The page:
Maybe you went to driving school, or were taught by parents or relatives. But there’s nothing wrong with learning a few new tricks to correct car operation — consider this a quick ‘n’ easy refresher course.
1. Be patient during the break-in period
- You’ve bought your dream car and now you want to make it last at long as possible in top condition.
- Here are some things to remember as you pull it out of the dealer’s lot: During the break-in period, typically the first 1,600 kilometres (1,000 miles), keep your speed under (88 kilometres per hour (55 miles per hour) or to the speed recommended by your car’s manufacturer.
- Avoid heavy loads on the drive train, such as towing trailers, and loading the roof rack or trunk with heavy construction materials.
- Do not allow your new car to idle for long periods — this is good advice for the life of your car, but especially during break-in.
- The oil pressure generated by doing so may not be sending oil to every part of your engine.
- Use only light to medium acceleration, keeping the engine rpms below 3,000 for the first few hours of driving.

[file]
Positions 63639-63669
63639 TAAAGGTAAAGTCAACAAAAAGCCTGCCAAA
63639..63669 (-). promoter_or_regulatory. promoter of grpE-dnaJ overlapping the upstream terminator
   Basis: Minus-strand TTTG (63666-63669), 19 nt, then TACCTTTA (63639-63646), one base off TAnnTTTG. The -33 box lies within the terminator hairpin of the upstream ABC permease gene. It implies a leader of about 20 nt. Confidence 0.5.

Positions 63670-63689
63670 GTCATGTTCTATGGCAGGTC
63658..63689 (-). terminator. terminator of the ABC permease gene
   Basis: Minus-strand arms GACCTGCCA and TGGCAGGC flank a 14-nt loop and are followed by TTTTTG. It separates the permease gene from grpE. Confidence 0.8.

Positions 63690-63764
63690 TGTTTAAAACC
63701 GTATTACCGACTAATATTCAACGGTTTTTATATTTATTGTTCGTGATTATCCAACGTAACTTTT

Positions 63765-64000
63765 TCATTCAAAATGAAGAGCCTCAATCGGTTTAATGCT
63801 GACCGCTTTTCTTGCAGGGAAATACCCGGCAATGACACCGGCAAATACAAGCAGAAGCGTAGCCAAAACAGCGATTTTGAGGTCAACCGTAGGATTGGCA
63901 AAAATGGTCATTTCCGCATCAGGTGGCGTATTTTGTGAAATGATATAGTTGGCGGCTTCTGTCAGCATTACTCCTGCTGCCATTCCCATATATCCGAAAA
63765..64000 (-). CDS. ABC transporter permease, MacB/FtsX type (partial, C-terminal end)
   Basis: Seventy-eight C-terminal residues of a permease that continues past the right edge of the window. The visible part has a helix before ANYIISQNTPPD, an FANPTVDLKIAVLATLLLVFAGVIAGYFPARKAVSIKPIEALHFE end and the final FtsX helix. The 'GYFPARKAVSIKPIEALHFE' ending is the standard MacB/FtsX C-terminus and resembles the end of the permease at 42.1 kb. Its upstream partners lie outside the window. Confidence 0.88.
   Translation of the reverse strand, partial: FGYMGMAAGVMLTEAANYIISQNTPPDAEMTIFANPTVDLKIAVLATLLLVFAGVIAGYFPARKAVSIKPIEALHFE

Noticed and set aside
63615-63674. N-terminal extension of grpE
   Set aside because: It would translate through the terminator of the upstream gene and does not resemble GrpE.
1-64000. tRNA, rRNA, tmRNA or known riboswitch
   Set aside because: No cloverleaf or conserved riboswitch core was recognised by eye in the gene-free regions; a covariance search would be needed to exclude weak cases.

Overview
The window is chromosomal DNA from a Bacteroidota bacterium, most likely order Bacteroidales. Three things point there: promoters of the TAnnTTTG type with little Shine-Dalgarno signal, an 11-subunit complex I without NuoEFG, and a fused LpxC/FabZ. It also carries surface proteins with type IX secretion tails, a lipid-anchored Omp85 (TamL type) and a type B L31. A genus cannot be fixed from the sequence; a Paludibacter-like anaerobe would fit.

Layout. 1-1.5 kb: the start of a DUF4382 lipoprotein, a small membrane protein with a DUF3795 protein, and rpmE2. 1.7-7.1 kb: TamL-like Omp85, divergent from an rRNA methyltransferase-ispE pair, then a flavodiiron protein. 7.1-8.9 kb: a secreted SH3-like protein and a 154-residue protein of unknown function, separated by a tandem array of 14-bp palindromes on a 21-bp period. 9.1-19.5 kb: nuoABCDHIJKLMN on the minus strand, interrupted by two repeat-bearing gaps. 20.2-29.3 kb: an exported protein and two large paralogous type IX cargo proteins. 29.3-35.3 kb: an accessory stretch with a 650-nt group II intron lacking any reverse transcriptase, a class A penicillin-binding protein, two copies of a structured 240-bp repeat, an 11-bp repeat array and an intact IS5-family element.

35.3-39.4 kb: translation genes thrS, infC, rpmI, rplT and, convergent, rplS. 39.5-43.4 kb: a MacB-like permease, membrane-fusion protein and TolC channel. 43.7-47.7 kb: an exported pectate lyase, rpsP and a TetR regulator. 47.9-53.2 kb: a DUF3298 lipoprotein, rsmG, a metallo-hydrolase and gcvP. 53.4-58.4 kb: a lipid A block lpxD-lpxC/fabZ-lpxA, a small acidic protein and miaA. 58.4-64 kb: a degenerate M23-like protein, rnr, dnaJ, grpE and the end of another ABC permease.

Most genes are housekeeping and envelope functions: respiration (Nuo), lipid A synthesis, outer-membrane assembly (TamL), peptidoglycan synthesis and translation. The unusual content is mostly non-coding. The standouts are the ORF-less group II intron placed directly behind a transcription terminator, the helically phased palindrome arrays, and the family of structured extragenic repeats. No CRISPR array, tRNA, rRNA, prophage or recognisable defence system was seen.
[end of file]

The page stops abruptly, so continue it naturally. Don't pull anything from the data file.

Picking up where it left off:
2. Go easy when you’re stuck
- When stuck in mud or snow, don’t make the problem worse by damaging an expensive component. Gently rocking in an attempt to free the car is fine.
- But if it looks as though you’re really stuck, don’t keep at it.
- Throwing your car from forward to reverse repeatedly, as well as spinning tires at high speeds, can generate lots of heat and spell trouble for transmissions, clutches and differentials.
- It may be cheaper in the long run to call the tow truck rather than risk big repair bills down the road.
- It’s a good idea to carry a traction aid in the trunk, such as sand, gravel or cat litter.
3. Don’t drive with your foot on the brake
- Don’t rest your foot on the brake pedal as you drive.
- Even slight pressure can cause a drag that will wear out your brakes and waste gasoline.